“I am Out,” Anonymous
The first time I remember someone questioning my sexuality, I was in early high school. Friends would swear that I was a lesbian because I never really had crushes, and boys that I did have crushes on (including the ones I dated) didn't appear very masculine. The first time I was asked, I was so confused, but I knew that having someone think of me that way upset my stomach. I didn't feel sick, but I was really confused. I'd had crushes on boys, and they knew that. Why would I be into girls? I was a girl. I was quick to deny them, but it didn't relieve that feeling in my stomach. If anything, it made my stomach hurt even more.
I had one boyfriend in middle school, and one in high school. I wasn't attracted to any of the other boys in my classes. That weird feeling in my stomach didn't go away, often coming back when I was in the locker room at my school. I found myself looking at the other girls as I helped them get the pesky locks on the bathroom locks open. It made me uncomfortable in my own, larger body, but I didn’t turn away out of that. If anything, I only turned away because I was afraid of getting caught. What would I say if these beautiful girls caught me looking at them? I didn’t know, and I didn’t want to find out.
I was always a kid who supported LGBTQIA+ people. My parents had views on it that I didn’t quite understand, but I always just saw them as loving differently than other people did. Who was I to judge that if it didn’t hurt me? Who was anyone else to judge that?
I got older, and I got more confused. I was in love with a boy who didn’t love me back, but I didn’t have a hard time seeing myself with a girl. What did that mean?
It was around this time that the Pulse shooting happened in Orlando. I’d inexplicably woken up in the middle of the night in my dad’s apartment, and got up to get some water. It was a one bedroom apartment, and my dad had transformed the living room into a half-bedroom, half-living room. He’d fallen asleep with the TV on, and I could see people being carried out for medical care, people crying watching this happen, the whole thing, in real time. I woke my dad up and we sat, watching the footage in the dark, and wondering how someone could be so hateful. It wasn’t until I was back in my bed, what felt like forever later, that I curled in on myself and cried.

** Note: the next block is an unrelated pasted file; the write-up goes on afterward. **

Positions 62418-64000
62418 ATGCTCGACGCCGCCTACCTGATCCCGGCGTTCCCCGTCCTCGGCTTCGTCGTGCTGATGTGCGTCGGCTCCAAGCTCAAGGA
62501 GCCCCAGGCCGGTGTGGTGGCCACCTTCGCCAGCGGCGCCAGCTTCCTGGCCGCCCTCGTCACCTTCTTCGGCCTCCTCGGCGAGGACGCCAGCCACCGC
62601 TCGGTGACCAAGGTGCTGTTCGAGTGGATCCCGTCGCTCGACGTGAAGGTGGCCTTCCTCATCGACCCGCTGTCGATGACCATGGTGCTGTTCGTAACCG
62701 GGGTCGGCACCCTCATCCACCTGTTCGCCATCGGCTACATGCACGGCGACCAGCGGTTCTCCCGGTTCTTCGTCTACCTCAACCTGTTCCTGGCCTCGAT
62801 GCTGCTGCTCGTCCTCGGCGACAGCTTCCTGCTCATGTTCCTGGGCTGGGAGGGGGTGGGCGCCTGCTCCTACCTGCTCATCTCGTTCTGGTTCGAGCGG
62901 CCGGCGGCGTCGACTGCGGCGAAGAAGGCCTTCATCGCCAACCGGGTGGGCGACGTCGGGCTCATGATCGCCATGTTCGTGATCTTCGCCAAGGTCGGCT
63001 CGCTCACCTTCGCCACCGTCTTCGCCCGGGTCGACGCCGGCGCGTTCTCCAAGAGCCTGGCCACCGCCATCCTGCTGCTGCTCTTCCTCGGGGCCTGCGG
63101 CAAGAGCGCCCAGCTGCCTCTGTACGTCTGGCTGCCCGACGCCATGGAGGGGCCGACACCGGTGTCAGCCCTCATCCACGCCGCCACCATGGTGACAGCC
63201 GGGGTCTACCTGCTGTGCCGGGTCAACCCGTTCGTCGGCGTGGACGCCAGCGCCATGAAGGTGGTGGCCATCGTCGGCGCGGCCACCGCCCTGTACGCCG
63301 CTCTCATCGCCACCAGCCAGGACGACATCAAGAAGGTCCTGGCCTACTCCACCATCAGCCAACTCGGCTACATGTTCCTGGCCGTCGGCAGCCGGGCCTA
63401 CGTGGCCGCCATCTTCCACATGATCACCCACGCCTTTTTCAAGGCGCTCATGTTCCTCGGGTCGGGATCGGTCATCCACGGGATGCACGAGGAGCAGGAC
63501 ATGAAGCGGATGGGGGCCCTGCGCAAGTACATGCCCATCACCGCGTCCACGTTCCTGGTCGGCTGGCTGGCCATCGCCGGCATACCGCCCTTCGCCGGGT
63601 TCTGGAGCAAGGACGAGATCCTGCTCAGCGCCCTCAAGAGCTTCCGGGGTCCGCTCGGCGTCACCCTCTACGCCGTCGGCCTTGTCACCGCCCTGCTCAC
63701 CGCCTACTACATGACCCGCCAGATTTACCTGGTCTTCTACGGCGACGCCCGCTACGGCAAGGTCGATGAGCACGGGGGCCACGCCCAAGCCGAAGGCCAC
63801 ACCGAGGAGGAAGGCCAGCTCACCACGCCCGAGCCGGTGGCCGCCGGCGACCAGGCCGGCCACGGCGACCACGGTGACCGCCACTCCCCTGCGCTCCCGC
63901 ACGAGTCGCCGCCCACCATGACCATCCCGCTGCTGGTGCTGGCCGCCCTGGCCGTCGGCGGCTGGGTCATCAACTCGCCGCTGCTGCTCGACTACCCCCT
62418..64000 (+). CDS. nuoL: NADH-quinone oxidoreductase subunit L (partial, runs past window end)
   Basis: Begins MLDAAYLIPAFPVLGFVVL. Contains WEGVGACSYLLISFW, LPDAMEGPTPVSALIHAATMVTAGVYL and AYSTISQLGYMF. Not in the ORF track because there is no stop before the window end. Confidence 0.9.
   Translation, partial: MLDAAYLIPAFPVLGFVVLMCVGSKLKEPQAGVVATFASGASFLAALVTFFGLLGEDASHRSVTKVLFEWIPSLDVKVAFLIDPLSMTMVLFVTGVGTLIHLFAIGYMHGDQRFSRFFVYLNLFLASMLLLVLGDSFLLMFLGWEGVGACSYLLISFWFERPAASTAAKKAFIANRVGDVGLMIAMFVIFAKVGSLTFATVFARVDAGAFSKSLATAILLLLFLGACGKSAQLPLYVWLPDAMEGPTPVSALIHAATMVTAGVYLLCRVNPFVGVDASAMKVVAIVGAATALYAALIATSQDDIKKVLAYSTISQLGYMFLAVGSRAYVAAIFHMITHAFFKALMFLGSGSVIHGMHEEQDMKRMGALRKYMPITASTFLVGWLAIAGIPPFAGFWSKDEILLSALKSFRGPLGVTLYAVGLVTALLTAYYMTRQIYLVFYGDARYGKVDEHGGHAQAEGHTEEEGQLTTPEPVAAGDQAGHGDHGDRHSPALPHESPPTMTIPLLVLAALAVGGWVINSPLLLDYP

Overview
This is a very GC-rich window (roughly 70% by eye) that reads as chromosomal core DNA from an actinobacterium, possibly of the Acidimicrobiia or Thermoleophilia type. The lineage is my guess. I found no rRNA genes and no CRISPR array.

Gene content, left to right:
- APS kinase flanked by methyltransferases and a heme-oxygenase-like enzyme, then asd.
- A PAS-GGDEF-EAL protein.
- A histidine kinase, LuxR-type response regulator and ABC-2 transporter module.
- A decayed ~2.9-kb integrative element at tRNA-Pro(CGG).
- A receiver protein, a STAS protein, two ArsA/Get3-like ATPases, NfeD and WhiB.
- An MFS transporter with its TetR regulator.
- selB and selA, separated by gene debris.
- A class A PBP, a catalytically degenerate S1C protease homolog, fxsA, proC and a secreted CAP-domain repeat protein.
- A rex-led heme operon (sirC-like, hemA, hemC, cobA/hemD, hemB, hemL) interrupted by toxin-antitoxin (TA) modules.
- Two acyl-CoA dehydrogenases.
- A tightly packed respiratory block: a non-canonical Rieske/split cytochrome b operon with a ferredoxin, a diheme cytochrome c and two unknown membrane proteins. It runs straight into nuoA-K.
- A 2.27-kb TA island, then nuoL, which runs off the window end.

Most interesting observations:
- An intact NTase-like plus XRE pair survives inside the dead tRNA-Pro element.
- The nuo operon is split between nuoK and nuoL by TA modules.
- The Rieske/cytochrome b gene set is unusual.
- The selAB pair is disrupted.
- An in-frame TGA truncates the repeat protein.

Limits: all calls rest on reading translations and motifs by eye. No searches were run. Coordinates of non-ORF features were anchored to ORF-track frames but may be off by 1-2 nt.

It wasn’t until college that I realized that something was off, and I realized that I was attracted to girls. But I was attracted to boys, too. That was somehow more confusing than just liking one or the other. I struggled with the idea that I wasn’t straight because that’s what everyone expected of me. So I kept it to myself, internalized it and buried it in a deep part of me where no one would be able to find it.
My second year of college, I went to a shadow cast of Rocky Horror Picture Show with some friends for my birthday, and they did a burlesque number as part of the pre-show. I couldn’t look away from the girls dancing, and that familiar feeling returned to my stomach. I leaned close to one of the girls, who identifies as pansexual, and whispered, “And I was questioning my sexuality before I got here.” She laughed, reasonably thinking that I was kidding. But I wasn’t. That night, when the MC went through their line about getting offended at the show, “If you’re gay, we’ve probably already offended you. If you’re straight, we’ll offend you shortly. If you’re bisexual, you’re just plain greedy,” that feeling was back in my stomach. And it didn’t go away. But I sat through and enjoyed the show.
The next morning, I texted her and told her that I wasn’t kidding. “I think I’m bisexual,” I said.
But I knew.
I came out to my mom and a lot of my friends that same day. I made the mistake of telling my mom while she was driving, and she automatically braked in the middle of the neighborhood, asking me to repeat myself. I didn’t cry, but she did. I only cried telling one of my best friends, who immediately accepted it.
The only person I wanted to tell but didn’t was my dad. He was the old-fashioned parent, the one who still insulted people by calling them faggots and dykes, who taught my brother not to cry because if he did he would become a faggot.
That was almost a year and a half ago now. My mom took a few weeks to come around, but she did, and she’s doing her best. I’m so passionate about the LGBTQ+ that I started doing my honors thesis on coming out stories in young adult literature. My dad was a little confused when I told him about it over the phone, seemingly a little off-put, but I had the feeling that he didn’t suspect anything. So I left it at that.
A few weeks ago, my dad came by to tell my brother and I some news that he’d been keeping from us, and I knew deep down that I had to tell him. That feeling was back in my stomach, and I knew that if I didn’t tell him then, then I never would.
So I did. In the back seat of my dad’s car in front of my dad’s house, I came out. I cried so hard I could barely speak at times, but I explained that I’m attracted to both boys and girls. “I’m bisexual,” I said. “I’ve wanted to tell you for more than a year now, but I didn’t want you to hate me.”
It was the bravest thing I’ve ever done, and even thinking about that moment is enough to make me cry. My dad was quiet for a bit before he said, “I bet you’re relieved that you told me,” and went on to say that this is who I am, that he couldn’t ever try to change that part of me. That made me cry even harder. I’d come out to everyone I’d wanted to come out to, and I’d kept both of my parents.
So here I am, saying it again, I am bisexual, and I am proud. I am bisexual, and I am not greedy. My capacity of love just spreads further than it does for most, and that could never be something greedy. I am bisexual, I am out, and I am proud.